“If I talk to ten people, I get ten different versions of what they believe an SMS [Safety Management System] is,” FAA associate administrator of aviation safety Nick Sabatini told attendees at the fourth FAA International Aviation Safety Forum.
An SMS is built on a framework of a good quality management system and good regulation that establishes standards. It is a business approach to managing risk. It is not a panacea. “For those of you who are looking for an off-the-shelf box where you reach in and pull out the SMS magic, it doesn’t exist,” he explained.
Acting FAA Administrator Bobby Sturgell said that an SMS helps organizations identify and manage risk by looking at hard data rather than waiting for something untoward to happen or relying on anecdotal information.
“Safety management systems help us manage risk far better than we have, because it’s a disciplined and standardized approach to managing risk,” said Sturgell. “We can review past experience and address known hazards at the same time we can look ahead and rigorously apply safety risk management.”
At the core of SMS is identifying potential hazards and analyzing risk, he said. After that, the next steps are to rank hazards and assess risk, and identify mitigation options. “It is a closed-loop process where identified risks are mitigated and the mitigations are monitored to provide continuous system safety,” he added.
Sturgell said that the FAA’s Air Traffic Organization is adopting an SMS for its operational policies, processes and procedures. In addition, the agency’s Aviation Safety organization developed an SMS doctrine and is moving to implement it.
“The next logical step to enhance safety is what I see as the evolution from ‘inspecting safety’ to taking a systems approach with SMS,” Sturgell told the attendees. “That’s a fundamental difference with the SMS approach; the process itself is overseen. The burden is on the service providers to ensure the safety of the products and services it provides–whether it is design and production of aircraft, airline operations or ATC. In this way, both regulator and service provider can better target resources based on risk.”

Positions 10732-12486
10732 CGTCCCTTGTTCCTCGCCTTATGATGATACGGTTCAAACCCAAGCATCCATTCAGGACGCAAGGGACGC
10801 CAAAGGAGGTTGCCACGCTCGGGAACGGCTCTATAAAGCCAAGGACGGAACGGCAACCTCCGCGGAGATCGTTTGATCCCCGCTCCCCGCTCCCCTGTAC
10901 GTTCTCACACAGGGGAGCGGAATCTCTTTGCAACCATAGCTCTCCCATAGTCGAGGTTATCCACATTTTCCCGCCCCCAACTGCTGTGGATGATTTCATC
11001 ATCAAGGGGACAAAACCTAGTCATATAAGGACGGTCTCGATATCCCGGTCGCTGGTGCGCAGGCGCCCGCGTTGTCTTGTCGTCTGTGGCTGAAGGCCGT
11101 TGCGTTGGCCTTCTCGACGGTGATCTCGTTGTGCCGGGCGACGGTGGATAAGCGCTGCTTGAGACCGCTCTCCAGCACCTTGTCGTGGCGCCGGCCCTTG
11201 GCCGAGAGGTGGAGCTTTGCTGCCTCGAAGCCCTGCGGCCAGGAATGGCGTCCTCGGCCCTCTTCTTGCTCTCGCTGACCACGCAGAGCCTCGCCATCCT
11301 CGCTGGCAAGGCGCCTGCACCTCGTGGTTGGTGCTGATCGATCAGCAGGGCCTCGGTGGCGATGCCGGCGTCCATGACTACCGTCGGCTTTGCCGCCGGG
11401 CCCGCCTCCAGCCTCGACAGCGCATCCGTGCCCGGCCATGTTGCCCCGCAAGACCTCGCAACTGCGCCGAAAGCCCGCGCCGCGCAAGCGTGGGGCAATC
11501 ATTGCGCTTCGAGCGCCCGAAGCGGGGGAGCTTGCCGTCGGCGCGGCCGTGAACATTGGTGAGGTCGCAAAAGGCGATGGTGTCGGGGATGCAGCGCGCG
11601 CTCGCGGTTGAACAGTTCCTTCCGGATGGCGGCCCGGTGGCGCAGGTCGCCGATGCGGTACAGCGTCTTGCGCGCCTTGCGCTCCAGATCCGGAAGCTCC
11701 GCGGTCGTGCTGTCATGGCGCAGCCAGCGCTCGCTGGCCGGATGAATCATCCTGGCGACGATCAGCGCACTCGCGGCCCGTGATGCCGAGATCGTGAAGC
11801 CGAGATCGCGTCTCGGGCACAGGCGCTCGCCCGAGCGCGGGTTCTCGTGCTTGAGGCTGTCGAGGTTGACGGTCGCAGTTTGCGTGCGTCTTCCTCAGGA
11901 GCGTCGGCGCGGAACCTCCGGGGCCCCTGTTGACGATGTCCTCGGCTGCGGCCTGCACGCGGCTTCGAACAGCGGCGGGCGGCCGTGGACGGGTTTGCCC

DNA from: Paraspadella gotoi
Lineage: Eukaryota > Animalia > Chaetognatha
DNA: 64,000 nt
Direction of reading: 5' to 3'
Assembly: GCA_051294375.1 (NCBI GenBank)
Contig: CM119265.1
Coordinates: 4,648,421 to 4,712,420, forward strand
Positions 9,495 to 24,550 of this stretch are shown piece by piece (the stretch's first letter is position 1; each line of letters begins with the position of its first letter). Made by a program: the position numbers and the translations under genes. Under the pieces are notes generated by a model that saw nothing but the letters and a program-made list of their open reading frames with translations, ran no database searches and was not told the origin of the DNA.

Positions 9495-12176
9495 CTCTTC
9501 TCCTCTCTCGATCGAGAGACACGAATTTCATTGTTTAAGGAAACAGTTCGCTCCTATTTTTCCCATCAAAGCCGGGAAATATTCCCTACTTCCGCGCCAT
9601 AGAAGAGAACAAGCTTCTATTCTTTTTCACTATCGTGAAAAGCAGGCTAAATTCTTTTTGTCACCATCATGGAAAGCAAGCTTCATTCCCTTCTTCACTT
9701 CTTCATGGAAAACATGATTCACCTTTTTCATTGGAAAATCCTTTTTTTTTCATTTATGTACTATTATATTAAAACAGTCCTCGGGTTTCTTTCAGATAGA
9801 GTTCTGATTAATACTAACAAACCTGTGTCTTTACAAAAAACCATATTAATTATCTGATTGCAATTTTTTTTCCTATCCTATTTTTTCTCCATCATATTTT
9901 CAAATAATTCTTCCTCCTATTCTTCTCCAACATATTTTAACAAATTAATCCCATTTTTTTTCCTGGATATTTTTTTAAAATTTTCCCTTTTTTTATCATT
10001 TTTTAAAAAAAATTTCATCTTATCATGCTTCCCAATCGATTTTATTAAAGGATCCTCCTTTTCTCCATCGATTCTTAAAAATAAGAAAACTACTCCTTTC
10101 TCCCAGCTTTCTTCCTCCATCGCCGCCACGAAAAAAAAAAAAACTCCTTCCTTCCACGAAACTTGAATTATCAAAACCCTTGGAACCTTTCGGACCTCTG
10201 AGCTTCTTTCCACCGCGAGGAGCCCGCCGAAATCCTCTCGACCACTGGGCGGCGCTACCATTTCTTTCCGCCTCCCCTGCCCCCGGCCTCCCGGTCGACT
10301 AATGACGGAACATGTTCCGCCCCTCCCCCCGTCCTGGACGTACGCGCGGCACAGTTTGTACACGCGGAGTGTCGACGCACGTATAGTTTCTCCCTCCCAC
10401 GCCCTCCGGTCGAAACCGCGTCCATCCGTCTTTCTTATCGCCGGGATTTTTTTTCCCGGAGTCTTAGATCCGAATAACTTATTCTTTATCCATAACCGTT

The SMS is a structure of voluntary, non-punitive reporting methods set up with an organization to foster safety awareness, he said. Even small pieces of information can indicate a larger problem before it becomes a catastrophe.
Sturgell said that SMS is being implemented in accordance with International Civil Aviation Organization standards that are changing to apply a systems approach to aviation safety in all aviation domains.
He asserted that the FAA’s recent “call to action” for runway safety is an example of SMS principles in action. “We’ve had a string of events that pointed to a problem with our runways,” he continued. “They involved a variety of factors–miscommunications, missed turns on taxiways, a snowplow, missed turns onto an active runway, signage.”
When the agency issued the “call to action,” it looked at 5.4 million records covering a 20-year period and found 117 instances of flight crew confusion involving a variety of issues. Sturgell said the “call to action” is addressing the issues, and short-term actions such as enhancing runway markings and improving pilot training are already under way.
During one of several panel discussions, Randy Gaston, v-p of flight operations for Gulfstream Aerospace, said that for the business aviation community, the challenge is finding a model that is a safety management system rather than a safety program.
“The predominant model for all of my flying career has been for safety programs, which really are nothing more than a reactive response to something,” he said. “Something happens and you try to come up with another rule or response that minimizes that. It’s really not data driven. So what you are really trying to do is come up with a system that [provides] information that allows you to make intelligent decisions about how you want to try to manage risk.”
He said that two years ago the Gulfstream flight operations group embarked on an SMS involving its 100 pilots. They asked how they could define whether they were safe or not, since they never had an accident.
Gulfstream went through the International Standard for Business Aircraft Operations (IS-BAO) to try to get an international standard, which Gaston characterized as a “Good Housekeeping Seal of Approval.”
The group decided it needed a third party to monitor operations because there are so many demands on the pilots. “To have a good safety management system, it has to be data-driven,” he said.
Gaston said that Gulfstream is encouraging customers to adopt an SMS through its owner-operator committees.